Beginning in 1966 and running for only three seasons, Gene Roddenberry, the creator of Star Trek, envisioned a story set in outer space, yet akin to Jonathan Swift's Gulliver's Travels. But more daring, his creation subliminally addressed contemporary issues of the time, which included social inequality. One of the classic characters of the multi-ethnic cast was Montgomery Scott. Scotty was the Chief Engineer on the starship Enterprise, and as luck would have it, he continually had the good fortune of coming to the rescue in terms of keeping the ship together when all was in harms way. And in dramatic form, when demanded by Captain Kirk to conjure up the impossible, somehow Scotty would deliver—squeezing out additional capacity from the ship's core even when all seemed on the brink of imminent disaster.
Capacity is a powerful thing. In the example above, capacity refers to an inanimate object, but capacity can also refer to one's own being and their capability to understand, experience, or do something. It is a measurement that defines the maximum amount a person or object can contain or produce...but there is more to it. The part that this definition fails to recognize is there can be a difference between conceived capacity and actual capacity. What do I mean? Well, look at a gallon of water. A gallon jug will only be able to put a gallon of water inside it. Water is an incompressible liquid so no matter how hard one pushes, more water will not go in. So in this case, conceived capacity matches actual capacity. On the other hand, looking at ourselves as humans, our conceived capacity is the point where we start to feel overwhelmed. Our actual capacity is much, much more.
Gandhi is quoted as saying, "If I have the belief that I can do it, I shall surely acquire the capacity to do it even if I may not have it at the beginning."
I made a flippant comment recently stating I felt as if I was being pulled in three very different directions. The result was a sense of being in an arrested development and unable to make traction in any of the three directions I felt pulled. When I was in that state, two people offered up advice. One person said I was too busy, had too much on my plate, and suggested I quit some of my commitments to put more time in my day.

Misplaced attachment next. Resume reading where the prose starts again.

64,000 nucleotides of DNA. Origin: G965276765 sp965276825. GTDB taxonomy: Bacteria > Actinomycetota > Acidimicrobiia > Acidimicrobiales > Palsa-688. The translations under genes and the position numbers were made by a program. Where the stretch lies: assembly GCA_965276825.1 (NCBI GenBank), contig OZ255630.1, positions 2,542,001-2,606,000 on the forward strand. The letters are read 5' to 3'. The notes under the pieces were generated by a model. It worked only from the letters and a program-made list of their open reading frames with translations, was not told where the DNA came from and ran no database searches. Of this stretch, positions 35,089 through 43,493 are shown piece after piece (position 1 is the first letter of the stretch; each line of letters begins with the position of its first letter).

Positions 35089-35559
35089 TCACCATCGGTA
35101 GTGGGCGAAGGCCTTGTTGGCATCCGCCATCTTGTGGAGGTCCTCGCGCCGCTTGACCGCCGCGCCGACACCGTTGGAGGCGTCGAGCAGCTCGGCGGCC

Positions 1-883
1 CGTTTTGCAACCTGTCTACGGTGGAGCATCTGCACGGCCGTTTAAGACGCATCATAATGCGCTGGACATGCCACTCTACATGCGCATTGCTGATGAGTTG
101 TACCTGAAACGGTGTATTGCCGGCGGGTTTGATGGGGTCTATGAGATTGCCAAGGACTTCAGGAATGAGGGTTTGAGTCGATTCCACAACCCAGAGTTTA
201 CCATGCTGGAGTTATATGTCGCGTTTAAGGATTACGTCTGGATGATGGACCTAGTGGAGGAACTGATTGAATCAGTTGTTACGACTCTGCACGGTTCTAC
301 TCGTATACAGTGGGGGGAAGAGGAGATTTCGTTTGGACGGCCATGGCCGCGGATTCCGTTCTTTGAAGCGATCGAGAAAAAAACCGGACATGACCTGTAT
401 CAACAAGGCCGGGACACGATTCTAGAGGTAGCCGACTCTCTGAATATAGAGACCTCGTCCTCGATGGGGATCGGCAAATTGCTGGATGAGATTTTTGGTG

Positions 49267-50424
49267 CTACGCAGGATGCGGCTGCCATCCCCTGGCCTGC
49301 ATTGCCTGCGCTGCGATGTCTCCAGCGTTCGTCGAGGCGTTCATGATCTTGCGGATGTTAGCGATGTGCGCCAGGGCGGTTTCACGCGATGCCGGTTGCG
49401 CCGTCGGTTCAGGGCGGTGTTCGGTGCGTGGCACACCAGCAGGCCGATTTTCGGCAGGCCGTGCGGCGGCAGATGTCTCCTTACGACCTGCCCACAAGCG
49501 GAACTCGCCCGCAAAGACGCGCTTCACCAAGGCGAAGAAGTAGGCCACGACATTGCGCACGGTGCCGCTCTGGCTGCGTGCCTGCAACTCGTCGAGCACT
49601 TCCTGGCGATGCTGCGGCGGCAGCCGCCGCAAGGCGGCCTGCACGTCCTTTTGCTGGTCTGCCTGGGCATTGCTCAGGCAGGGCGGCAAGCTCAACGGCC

The second person simply said, "Increase your capacity."
Reflecting on Gandhi's quote, I'm reminded of the effectiveness of setting goals. Obviously we get a tremendous amount of satisfaction when we meet our goals, but meeting our goals is not the sole purpose of setting them. Setting goals stretches us and makes us grow. And as we move forward, we find ourselves better and more equipped than when we first started. In other words, pursuing our goals increases our capacity.
So, to the person that offered up I have too much on my plate, my response is this: "Too much on my plate, good sir? Obviously I just need a bigger plate to increase my capacity!"
Rabindranath Tagore, friend of Gandhi and winner of the Nobel Prize in 1913, is quoted as saying, "Everything comes to us that belongs to us if we create the capacity to receive it."
And as the old saying goes, "When the going gets tough, the tough get going," meaning when faced with a challenge or overwhelming scenario, the strong will work harder to meet the challenges.
Gandhi continues, "Strength does not come from physical capacity. It comes from an indomitable will."
It is said that what lies before us and what lies behind us are small matters compared to what lies within us. And when we bring what is within out into the world, miracles happen. If we believe in ourselves, focus on the goals we have set, recognize the strength of our inner being and continue to press forward, we will create the capacity to carry us. What may feel like the impossible at first, actually becomes possible in the end. There is extra capacity at our core—sometimes we just need a Scotty of sorts to help us find it before launching into a bigger world.